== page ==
By Sofia Perez
[Published by Gourmet, June 2004]
Rock n’ roll built a shrine to its own history. Even mustard has its own museum. Why not a barbecue hall of fame? Some folks in Kansas City wondered the same thing and formed a nonprofit group, led by restaurateur George Vesel, to make their vision a reality—they’re now raising funds and searching for a space.
But the very nature of the enterprise is complicated: How do you build a shrine to barbecue when people can’t even agree on how to spell the word? The prospect of a national museum in one of the self-proclaimed barbecue capitals sends out smoke signals to ‘cue cognoscenti.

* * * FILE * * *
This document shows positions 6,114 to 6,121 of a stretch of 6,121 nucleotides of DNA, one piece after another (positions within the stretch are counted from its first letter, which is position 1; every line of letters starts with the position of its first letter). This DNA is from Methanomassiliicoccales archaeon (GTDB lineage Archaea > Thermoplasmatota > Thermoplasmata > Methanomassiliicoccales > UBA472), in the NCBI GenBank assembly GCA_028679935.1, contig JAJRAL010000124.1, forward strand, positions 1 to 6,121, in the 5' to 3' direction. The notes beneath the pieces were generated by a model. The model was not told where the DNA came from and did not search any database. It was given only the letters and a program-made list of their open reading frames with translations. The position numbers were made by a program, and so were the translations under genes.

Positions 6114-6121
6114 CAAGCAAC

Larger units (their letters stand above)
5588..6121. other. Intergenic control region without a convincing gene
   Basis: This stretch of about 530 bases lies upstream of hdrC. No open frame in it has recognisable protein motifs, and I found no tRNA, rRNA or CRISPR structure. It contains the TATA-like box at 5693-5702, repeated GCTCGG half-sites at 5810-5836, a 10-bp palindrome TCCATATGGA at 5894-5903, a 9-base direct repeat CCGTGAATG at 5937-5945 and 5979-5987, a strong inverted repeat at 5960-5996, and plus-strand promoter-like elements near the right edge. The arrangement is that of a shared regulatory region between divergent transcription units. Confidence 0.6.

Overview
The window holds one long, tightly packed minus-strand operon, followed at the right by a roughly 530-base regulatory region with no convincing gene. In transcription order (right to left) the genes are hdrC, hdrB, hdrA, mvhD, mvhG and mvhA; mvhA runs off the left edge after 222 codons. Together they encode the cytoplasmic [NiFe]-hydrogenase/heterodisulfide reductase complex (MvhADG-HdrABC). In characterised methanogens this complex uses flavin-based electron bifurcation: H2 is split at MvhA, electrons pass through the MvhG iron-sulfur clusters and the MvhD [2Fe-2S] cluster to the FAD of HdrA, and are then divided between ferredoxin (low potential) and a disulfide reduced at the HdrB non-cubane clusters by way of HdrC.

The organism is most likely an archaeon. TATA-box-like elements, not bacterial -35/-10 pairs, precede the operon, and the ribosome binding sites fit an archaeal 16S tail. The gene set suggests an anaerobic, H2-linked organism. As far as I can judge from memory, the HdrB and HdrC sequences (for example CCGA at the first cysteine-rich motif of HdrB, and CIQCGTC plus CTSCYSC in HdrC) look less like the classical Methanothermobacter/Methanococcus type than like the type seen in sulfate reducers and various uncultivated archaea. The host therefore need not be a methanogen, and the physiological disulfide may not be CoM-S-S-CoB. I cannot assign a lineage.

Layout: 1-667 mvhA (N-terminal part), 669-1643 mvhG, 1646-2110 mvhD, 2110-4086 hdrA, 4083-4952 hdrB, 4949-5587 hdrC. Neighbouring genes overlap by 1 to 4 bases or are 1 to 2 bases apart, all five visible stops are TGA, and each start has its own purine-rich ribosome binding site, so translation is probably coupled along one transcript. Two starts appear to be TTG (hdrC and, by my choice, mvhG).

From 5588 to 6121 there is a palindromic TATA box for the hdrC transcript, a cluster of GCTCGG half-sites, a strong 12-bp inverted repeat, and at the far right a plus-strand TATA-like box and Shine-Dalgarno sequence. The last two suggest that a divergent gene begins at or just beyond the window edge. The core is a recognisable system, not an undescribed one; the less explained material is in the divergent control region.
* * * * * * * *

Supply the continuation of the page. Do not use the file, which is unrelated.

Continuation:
“Memphis is where it all began,” says John Willingham, the winner of several national competitions. “Kansas City has as much right to a hall of fame as I do to get on the next flight to the moon.” Kansas City’s prodigal son Calvin Trillin sees things differently. “I can’t imagine why barbecue fans from other places question the appropriateness of Kansas City. Catholics from, say, Manchester don’t go around asking why the Vatican is in Rome.”
Vesel takes pains to point out that the museum will honor the field’s luminaries, and exhibits will trace the evolution of barbecue in all its regional glory. Plans also include a working pit and a demo kitchen to be used by visiting pit masters, as well as barbecue-related art. Says Vesel, “It’s going to be a place that all barbecue lovers can be proud of.”